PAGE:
By Christy Barritt
Americans Concerned About Eating Habits
According to a new report from Barna, Americans are more concerned than ever about poor eating habits.
Nearly half (47 percent) of Americans are concerned that they eat too much. Millennials, those born between 1984 and 2002, are the generation most concerned about eating habits (57 percent). Elders, those born 1945 or earlier, are the least concerned (30 percent).
Barna pointed out that these numbers aren’t a huge surprise when one considers the availability of many online resources and diet apps used by younger generations.
Interestingly enough, those who attend church (at least once a month) are the most concerned about eating habits (56 percent). Those who are marginally churched (attending at least once in the past six months) fell to 45 percent, and the unchurched came in at 40 percent. The survey included 1,026 adults nationwide.
Lowe’s Employees Fix Veteran’s Wheelchair
A Vietnam veteran was shopping at Lowe’s recently when his wheelchair literally fell apart. As soon as employees saw what happened, they rushed to assist him and give a hand to someone in need.
In Vietnam Michael Sulasona stepped on a land mine and lost both of his legs above the knee. He’s been trying, unsuccessfully, for the past two years to get a new wheelchair from the Veterans Administration because his was old and not working properly.
Sulasona told a local news station that three employees jumped to his rescue when his wheelchair broke in Lowe’s. They made sure he was comfortable while they worked and told him they were going to make the chair look like new—45 minutes after the store closed, he was in his repaired wheelchair. When he thanked the employees for their help, they simply said it was “our honor.”
According to a VA spokesperson, Sulsona received a new custom wheelchair from the VA the following week.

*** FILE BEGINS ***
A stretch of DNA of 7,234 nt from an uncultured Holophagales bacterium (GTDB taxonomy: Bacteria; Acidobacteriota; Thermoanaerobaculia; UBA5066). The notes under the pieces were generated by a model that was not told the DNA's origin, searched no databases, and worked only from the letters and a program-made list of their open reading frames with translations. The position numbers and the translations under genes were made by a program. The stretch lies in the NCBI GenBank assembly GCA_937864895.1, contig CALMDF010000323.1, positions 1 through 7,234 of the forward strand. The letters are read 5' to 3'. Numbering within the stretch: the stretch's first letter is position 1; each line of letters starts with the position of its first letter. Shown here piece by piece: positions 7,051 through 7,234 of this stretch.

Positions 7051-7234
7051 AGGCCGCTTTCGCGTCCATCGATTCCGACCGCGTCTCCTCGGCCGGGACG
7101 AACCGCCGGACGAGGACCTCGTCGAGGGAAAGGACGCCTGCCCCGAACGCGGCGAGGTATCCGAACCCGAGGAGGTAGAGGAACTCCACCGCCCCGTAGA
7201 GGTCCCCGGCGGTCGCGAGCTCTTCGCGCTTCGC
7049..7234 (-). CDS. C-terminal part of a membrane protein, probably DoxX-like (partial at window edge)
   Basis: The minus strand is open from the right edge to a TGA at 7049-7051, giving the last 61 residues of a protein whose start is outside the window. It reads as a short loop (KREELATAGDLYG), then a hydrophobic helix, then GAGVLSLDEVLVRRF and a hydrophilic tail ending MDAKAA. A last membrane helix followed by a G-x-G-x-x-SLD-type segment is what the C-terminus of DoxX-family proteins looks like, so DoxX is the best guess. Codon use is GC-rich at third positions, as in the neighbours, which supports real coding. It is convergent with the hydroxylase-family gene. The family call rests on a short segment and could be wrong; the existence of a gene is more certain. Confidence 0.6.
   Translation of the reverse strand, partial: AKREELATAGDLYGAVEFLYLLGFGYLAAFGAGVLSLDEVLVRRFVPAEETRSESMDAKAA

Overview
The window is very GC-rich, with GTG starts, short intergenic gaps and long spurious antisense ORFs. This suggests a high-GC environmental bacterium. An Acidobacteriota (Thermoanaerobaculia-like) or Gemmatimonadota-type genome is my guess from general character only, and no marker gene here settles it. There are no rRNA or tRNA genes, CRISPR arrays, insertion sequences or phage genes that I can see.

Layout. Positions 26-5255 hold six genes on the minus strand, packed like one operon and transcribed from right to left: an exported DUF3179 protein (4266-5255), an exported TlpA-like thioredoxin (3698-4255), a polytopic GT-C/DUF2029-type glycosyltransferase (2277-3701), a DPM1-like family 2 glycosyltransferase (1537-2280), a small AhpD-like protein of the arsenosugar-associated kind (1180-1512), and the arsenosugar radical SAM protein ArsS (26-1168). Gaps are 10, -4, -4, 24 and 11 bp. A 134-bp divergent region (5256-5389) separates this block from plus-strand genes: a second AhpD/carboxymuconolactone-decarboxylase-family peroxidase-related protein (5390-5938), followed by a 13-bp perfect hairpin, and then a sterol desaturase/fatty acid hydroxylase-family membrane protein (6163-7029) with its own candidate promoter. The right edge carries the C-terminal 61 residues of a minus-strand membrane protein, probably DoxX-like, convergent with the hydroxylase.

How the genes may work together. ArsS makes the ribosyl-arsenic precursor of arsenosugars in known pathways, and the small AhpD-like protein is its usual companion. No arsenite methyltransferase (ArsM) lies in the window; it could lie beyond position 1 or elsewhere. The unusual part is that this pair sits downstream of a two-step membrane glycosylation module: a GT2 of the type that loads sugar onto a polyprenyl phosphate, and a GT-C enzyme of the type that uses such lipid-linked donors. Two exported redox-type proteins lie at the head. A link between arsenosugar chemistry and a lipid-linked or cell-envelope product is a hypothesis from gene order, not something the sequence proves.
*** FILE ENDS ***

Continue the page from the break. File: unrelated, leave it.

Young Evangelicals Still Have Sexual Morals
Despite some studies to the contrary, new research by University of Texas sociologist Mark Regnerus has found that young evangelicals still stand with the church instead of the culture on sexual issues.
The study found that only 5 percent of evangelicals believe cohabitation by unmarried couples is acceptable, while closer to 70 percent of those who are religiously unaffiliated or “spiritual but not religious” think cohabitation is OK.
Russell Moore and Andrew Walker of the Ethics & Religious Liberty Commission were encouraged by the research and said that “churchgoing Evangelical Christians are retaining orthodox views on Biblical sexuality, despite the shifts in broader American culture.” They feel the results show that young Christians “aren’t hewing to the culture’s expectation that they conform to its values.”
The study identified an evangelical as someone who attends an evangelical Christian church weekly. Regnerus surveyed 15,378 persons between the ages of 18 and 60, but he focused on respondents under 40.
Religious Freedom Commission Approved
The U.S. House of Representatives approved a five-year renewal of the U.S. Commission on International Religious Freedom.
The independent government agency monitors and reports violations of religious rights abroad and recommends actions the U.S. could take against countries that persecute or fail to prevent the persecution of people of faith. These violations include serious offenses such as killing, torture, and detention, as well as less serious issues such as denial of permits to build houses of worship.
Virginia Congressman Frank Wolf said, “Without this commission, there would be nobody around to point out what is taking place to these groups.”
USCIRF commissioners are appointed by Congress and the White House.
Christy Barritt is an award-winning author, freelance writer, and speaker living in Chesapeake, Virginia. She and her husband Scott have two sons. www.christybarritt.com